Horizon 2020 (H2020) is the European Research and Innovation programme; it has a budget of €80.000 (about £70.000) available until 2020. At an early stage of development, you could apply for one of their “Future and Emerging Technologies” (FET) grants, and in particular the FET-open programme.

As usual with H2020, FET-open is highly demanding. So here’s what you need to apply for a grant:

  • Radical vision: “the project must address a clear and radical vision, enabled by a new technology concept that challenges current paradigms. In particular, research to advance on the roadmap of a well-established technological paradigm, even if high-risk, will not be funded.”
  • Breakthrough technological target: “the project must target a novel and ambitious science-to-technology breakthrough as a first proof of concept for its vision. In particular, blue-sky exploratory research without a clear technological objective will not be funded. “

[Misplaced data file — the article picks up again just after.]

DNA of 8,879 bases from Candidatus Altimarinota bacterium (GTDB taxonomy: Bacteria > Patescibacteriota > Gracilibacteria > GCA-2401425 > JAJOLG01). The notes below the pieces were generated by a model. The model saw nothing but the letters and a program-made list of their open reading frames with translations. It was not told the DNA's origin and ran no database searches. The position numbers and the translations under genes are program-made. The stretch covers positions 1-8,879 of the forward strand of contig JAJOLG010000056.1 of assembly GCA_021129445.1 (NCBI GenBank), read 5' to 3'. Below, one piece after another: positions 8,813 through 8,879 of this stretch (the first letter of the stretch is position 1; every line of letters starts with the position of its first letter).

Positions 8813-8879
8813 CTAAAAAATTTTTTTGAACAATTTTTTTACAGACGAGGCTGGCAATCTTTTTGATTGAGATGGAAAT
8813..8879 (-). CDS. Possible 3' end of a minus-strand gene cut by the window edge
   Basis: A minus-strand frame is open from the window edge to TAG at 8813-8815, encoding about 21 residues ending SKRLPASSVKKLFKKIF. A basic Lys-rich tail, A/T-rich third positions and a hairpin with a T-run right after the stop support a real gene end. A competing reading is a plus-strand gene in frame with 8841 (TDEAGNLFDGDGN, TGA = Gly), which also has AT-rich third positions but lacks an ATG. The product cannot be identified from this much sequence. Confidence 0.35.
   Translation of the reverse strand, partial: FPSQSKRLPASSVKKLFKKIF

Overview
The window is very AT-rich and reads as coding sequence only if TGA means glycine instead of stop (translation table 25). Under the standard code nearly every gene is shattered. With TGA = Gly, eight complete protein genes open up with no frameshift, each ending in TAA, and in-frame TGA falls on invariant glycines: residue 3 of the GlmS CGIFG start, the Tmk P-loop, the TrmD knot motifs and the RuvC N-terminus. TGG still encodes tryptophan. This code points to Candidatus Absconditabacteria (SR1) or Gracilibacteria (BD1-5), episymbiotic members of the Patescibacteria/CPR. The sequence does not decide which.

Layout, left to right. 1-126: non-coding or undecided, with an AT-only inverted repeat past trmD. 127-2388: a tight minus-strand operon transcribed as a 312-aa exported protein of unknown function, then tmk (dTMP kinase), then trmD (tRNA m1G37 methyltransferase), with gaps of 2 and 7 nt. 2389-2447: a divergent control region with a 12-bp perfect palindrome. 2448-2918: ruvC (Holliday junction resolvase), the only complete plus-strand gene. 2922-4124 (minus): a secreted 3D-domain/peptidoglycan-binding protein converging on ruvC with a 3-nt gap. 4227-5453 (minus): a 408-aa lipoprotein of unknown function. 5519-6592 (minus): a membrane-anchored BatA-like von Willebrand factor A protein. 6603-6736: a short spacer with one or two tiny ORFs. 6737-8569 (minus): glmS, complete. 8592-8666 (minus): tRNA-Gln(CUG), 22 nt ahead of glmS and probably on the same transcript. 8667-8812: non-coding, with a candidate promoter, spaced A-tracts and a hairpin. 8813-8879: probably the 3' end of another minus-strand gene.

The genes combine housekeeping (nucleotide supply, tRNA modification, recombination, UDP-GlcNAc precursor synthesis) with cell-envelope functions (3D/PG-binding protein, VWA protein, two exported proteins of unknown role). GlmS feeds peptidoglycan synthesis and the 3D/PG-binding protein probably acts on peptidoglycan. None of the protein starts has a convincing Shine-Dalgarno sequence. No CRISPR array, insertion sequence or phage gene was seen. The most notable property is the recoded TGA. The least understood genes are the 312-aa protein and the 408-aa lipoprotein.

• Ambitious interdisciplinary research for achieving the technological breakthrough and that opens up new areas of investigation. In particular, projects with only low-risk incremental research, even if interdisciplinary, will not be funded.”

There are the three “FET gatekeepers”.

H2020 organises “calls”, each with their specific challenges and conditions. See here for a concrete example of one of these calls. The application must be submitted by a consortium of at least three entities from three different European countries.